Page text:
NEW YORK -- Bobby Simone died in November -- heart trouble -- and broke the heart of every "NYPD Blue" fan. "Seinfeld," after suffering a painful decline in funniness, offed itself last May.
Calista Flockhart looked like she was starving herself to death, even as the "Ally McBeal" star denied reports of anorexia. And ABC's "Good Morning America" seemed ever closer to flatlining, as the once-dominant wakeup program continued to be clobbered by NBC's "Today."
Meanwhile, TV was showcasing real-life carnage. Viewers watched bombs pound downtown Baghdad right as it happened. "60 Minutes" aired a video provided by Dr. Jack Kevorkian that seemed to document a terminally ill patient's demise from drugs "Dr. Death" was administering.
Those are just a few memories of 1998 as TV pictured it: Hazardous to someone's health.
Even yours. That is, if you watched Jerry Springer, who enjoyed a virulently prosperous year. Or Howard Stern, who grossed out anyone tuning to his new TV edition.
Or Barbara Walters. With the success of her latest endeavor, ABC's weekday "The View," she solidified her reign as the queen of news-as-celebrity-worship. That's a toxin Walters helped create -- which, in turn, created her.
Only Walters is celebrity enough to have landed Monica Lewinsky for her first TV interview. Walters is also celebrity enough to be interviewed about an interview that hasn't taken place (it is scheduled for early 1999). Disclosing for TV Guide readers a pre-interview session with the former First Intern, Walters confides, "I told her, `You are very alive."'
Too true. It was Monica's very aliveness combined with President Clinton's very aliveness that gave life to the story that wouldn't die.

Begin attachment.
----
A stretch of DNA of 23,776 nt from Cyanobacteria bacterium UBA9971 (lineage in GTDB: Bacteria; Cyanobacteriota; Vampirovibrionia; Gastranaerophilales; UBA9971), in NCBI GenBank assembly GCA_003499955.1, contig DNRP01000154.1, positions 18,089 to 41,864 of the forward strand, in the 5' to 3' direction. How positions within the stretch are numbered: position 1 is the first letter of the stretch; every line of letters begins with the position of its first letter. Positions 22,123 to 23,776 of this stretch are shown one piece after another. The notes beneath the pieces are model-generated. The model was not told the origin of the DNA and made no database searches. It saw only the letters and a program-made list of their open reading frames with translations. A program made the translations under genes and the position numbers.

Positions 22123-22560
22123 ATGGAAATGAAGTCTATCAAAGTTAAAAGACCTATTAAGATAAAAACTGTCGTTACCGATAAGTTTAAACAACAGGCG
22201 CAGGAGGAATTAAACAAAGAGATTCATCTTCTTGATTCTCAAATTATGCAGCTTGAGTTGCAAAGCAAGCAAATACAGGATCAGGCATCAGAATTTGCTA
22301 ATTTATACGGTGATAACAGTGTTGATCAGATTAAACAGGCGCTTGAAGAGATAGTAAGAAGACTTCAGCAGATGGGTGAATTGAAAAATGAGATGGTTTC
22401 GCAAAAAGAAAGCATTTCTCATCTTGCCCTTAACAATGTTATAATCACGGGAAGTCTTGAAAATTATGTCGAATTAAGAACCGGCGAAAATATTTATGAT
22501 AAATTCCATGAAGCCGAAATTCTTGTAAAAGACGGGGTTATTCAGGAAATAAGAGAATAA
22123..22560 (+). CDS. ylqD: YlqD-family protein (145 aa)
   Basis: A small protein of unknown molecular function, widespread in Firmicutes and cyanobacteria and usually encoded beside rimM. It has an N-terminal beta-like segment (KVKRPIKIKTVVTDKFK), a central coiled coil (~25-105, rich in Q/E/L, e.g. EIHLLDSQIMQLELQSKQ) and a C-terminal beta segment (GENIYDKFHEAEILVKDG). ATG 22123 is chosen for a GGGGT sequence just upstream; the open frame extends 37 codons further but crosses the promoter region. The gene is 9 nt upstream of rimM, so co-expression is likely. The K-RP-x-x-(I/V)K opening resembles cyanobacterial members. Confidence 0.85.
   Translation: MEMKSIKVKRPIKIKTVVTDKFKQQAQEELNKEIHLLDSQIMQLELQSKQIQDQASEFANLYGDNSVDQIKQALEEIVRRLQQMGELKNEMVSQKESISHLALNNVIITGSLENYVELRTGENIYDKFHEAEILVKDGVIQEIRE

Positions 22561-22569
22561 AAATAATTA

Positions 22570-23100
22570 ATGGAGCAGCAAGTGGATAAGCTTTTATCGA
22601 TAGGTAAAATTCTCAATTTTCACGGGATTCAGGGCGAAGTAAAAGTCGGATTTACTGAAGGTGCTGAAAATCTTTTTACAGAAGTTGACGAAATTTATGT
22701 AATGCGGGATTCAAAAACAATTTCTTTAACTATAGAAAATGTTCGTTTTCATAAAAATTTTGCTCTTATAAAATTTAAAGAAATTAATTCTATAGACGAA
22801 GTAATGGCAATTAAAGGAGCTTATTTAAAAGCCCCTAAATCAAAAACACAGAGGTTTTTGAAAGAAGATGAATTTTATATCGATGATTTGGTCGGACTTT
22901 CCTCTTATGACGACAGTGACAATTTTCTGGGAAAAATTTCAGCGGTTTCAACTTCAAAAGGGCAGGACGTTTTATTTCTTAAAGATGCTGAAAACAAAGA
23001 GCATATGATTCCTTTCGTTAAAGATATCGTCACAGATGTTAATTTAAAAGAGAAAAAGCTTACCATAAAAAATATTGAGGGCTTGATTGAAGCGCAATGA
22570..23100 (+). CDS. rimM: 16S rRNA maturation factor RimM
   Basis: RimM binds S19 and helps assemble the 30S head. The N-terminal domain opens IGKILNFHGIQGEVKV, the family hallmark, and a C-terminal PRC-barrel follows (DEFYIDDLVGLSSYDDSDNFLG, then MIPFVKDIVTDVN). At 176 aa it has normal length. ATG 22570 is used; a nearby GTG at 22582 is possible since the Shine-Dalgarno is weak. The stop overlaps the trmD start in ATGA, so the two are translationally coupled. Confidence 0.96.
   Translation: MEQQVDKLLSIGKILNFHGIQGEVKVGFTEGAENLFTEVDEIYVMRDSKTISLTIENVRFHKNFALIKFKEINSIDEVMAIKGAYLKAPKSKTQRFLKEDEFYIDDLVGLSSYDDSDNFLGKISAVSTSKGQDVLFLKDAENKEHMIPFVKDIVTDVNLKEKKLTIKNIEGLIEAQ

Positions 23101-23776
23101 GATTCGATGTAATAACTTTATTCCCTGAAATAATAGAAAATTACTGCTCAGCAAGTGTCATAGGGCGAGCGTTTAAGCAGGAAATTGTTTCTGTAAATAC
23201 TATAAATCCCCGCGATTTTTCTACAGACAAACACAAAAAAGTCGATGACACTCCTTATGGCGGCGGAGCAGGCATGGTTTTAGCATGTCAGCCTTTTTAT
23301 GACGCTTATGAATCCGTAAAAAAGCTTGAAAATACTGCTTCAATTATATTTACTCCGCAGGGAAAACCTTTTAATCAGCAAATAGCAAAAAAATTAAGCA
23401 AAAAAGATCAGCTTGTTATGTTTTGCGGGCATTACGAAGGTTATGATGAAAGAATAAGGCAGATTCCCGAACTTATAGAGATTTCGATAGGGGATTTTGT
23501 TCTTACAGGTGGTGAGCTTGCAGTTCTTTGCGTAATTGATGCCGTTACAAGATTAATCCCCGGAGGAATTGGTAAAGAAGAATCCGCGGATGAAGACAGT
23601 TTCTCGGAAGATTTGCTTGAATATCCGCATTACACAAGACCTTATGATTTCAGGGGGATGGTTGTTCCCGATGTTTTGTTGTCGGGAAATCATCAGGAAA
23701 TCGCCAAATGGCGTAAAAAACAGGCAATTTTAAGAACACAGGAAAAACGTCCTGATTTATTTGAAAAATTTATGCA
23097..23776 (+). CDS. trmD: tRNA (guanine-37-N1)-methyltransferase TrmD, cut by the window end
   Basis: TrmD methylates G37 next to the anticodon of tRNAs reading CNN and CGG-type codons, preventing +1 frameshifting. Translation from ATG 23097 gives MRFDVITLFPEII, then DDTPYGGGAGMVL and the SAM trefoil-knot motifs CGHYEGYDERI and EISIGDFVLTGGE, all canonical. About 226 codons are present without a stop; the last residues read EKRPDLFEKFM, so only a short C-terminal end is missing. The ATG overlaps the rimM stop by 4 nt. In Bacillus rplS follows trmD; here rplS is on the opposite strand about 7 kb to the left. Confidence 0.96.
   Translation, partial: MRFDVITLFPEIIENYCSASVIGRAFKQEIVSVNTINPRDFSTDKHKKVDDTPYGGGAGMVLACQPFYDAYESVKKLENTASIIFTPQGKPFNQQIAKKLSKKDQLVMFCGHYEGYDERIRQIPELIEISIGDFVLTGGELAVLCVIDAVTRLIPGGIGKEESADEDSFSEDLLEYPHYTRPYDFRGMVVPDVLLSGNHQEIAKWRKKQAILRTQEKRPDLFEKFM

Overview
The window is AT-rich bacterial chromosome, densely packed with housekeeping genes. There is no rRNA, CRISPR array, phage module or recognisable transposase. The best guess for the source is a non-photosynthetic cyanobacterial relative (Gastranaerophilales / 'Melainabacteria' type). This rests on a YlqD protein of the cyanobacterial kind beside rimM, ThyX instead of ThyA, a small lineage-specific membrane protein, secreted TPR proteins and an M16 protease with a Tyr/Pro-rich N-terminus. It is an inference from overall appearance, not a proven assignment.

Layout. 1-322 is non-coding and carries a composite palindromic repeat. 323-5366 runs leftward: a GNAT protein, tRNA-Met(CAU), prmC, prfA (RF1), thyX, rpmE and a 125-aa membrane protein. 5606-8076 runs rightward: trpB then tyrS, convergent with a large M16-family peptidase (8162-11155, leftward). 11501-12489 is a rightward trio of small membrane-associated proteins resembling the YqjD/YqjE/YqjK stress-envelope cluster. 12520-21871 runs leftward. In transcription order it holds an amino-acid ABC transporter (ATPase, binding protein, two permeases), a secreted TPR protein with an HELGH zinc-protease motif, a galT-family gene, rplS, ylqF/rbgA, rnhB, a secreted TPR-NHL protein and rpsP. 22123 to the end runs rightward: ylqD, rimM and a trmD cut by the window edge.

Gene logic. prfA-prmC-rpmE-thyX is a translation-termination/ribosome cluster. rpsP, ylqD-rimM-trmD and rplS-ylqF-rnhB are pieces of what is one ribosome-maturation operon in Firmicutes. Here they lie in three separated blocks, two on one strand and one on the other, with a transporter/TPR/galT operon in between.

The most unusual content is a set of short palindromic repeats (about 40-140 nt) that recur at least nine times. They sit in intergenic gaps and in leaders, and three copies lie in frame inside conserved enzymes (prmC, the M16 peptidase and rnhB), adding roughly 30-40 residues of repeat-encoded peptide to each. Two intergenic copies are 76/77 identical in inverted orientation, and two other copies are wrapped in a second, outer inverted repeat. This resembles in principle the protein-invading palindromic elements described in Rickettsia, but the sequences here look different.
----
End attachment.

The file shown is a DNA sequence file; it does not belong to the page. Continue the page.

As if you needed reminding, 1998 began with unearthed video of Lewinsky flirting with the president, and it ended with gavel-to-gavel coverage of Clinton's impeachment.
In between, according to the Center for Media and Public Affairs, the scandal accounted for 1,502 stories, consuming just under 43 hours of air time. And that reflects only the three networks' half-hour evening newscasts, up through Dec. 15.
The 43 hours doesn't measure newsmagazine stories or special coverage. Or the cable news channels: MSNBC in particular seemed hellbent on cramming at least 43 hours of Monica into every 42 hours it broadcast.
Not that you minded, if you were honest with yourself. You who could set aside your civic dismay and righteous indignation binged on the story's multiplying guilty pleasures. A story this good could make you go, "O.J. who?"
If only TV still knew how to attract viewers without a squalid assist from the White House.
The major broadcast networks are the only TV outlets that have ever been able to rally a mass audience for entertainment series. But the renewal rate for last season's crop was the lowest on record, and now in 1998-99, the networks' freshman class has failed once again to generate a breakout hit.
Cable alternatives continue to siphon off viewers. The 4-year-old "boutique network," the WB, skims the demographic cream: teens and young adults. The old-line, mainstream networks watch their audience's further erosion. Since the new season began, three of six networks lost or fired their programming chiefs. Their replacements came from cable and the WB.
The New York Times' Frank Rich recently referred to the "accelerating collapse" of the broadcast networks, "until now the single most constant power in American cultural life since World War II."
As networks struggle to find new series with old-time mass appeal, what they end up broadcasting is their own indecision, fear, even lack of resolve. What you see then seems to shrink before your eyes, with no hope of recovery -- at least, not in any form you now recognize.
According to December's Wired magazine, NBC "has conceded that television is not dying, but dead.
"Alone in the industry, NBC has staked its entire future on convergence -- on the assumption that unlimited choices in entertainment, information and transactions, in video, audio and text, are moving inexorably onto a single home appliance ...."
But that's next year, or the next, or the next, if ever. Right now, NBC has no "Seinfeld," nor does anybody else. Viewer, is that the death rattle you hear? Or just a New Year's noisemaker?
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